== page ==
In the meantime, of course, the middle classes are in outcry (strangely it’s overshadowed the £500 pw maximum for all benefits), and the Mail and Telegraph have followed their readers in outrage.

So the Tories have added insult to injury and restated their intention to have transferable allowances for married couples, with the implicit idea that it would be extended to balance out the Child Benefit changes. Which is itself also a clumsy idea and isn’t immediately clearly fair.

Basically, single parents on over £44,000 will lose out the most. Married childless couples where one earns loads and the other doesn’t work at all will gain the most. In between will be all sorts of situations where whether you gain or lose will depend less on household income and more on how close you are to the ‘traditional family’ ideal.

The oddest thing is that Child Benefit will still be being paid to the same people as before. All that will happen is that people above and around the threshold for the 40% Income Tax band will have their PAYE code altered in all sorts of ways to claw the money back. And as we saw last month, HMRC doesn’t have any problems with the PAYE system.

Oh. Well, apart from all the problems they have with the PAYE system resulting in loads of over- and under- payments going back years.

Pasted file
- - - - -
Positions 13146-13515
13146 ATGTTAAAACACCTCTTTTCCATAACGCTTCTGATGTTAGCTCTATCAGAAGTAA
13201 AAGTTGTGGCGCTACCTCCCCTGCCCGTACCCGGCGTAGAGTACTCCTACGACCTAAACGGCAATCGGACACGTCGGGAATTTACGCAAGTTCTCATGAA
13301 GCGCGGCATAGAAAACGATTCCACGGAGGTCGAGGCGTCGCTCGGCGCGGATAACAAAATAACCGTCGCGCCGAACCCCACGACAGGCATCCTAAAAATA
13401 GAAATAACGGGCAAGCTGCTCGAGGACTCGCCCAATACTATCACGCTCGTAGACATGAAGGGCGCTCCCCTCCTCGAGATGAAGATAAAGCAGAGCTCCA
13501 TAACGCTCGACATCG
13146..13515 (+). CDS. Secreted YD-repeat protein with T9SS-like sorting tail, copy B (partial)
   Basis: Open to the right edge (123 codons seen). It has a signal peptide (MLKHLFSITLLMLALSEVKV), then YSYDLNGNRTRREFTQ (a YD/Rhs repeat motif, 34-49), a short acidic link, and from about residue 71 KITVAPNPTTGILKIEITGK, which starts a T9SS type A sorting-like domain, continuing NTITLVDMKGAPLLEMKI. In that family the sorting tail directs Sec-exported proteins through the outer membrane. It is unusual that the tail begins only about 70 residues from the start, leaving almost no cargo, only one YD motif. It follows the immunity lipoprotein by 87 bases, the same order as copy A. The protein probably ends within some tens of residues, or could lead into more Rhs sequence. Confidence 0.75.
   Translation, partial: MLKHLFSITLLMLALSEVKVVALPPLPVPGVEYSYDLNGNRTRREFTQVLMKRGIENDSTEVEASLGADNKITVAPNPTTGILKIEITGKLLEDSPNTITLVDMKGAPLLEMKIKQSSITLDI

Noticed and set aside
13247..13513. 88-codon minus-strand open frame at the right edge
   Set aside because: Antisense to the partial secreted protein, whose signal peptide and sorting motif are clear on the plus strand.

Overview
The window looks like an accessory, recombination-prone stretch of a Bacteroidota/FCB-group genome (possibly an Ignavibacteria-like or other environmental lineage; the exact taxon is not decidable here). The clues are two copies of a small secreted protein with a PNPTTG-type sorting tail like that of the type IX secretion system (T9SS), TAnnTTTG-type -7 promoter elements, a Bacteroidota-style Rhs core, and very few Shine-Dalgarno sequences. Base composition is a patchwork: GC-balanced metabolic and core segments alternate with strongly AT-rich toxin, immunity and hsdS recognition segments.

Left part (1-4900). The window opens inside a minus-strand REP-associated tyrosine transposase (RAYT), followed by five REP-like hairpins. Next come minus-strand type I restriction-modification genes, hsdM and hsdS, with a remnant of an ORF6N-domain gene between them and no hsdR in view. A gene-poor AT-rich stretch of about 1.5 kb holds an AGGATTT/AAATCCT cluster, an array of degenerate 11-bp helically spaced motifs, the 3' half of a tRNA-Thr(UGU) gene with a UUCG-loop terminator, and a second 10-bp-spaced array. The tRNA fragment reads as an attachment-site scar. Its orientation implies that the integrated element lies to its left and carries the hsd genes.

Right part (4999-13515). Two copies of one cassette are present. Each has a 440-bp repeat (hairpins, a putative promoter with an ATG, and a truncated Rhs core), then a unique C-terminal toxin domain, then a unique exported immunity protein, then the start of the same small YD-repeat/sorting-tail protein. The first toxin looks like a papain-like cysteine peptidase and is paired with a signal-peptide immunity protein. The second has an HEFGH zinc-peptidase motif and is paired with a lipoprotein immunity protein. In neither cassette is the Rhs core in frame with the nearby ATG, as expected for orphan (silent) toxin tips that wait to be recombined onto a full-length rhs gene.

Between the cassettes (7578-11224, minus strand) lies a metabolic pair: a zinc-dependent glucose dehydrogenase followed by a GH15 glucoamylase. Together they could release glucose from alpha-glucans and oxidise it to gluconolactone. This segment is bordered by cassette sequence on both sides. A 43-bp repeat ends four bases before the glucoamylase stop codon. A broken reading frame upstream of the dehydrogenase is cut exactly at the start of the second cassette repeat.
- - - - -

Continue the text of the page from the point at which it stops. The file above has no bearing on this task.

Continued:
I thought that the removal of the 10% band by Gordon Brown in his 2007 budget was cack-handed, but this is ridiculous.

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Police cuts in Rugby

A few weeks ago, when the proposals to remove the Magistrates Court in Rugby came out, there was a fear that there would be some impact on the Police Station next door, such as the loss of the custody cells.

And we were told that this would not be the case.

But since then, the police service have started a review of their own: Eight Warwickshire police stations under threat (Cov Telegraph). The review is into the ‘front desk services’ across the county, but according to the report

The stations under review are Atherstone, Bedworth, Coleshill, Kenilworth, Rugby, Shipston, Southam and Stratford, which could be relocated into shared facilities or see their opening hours reduced.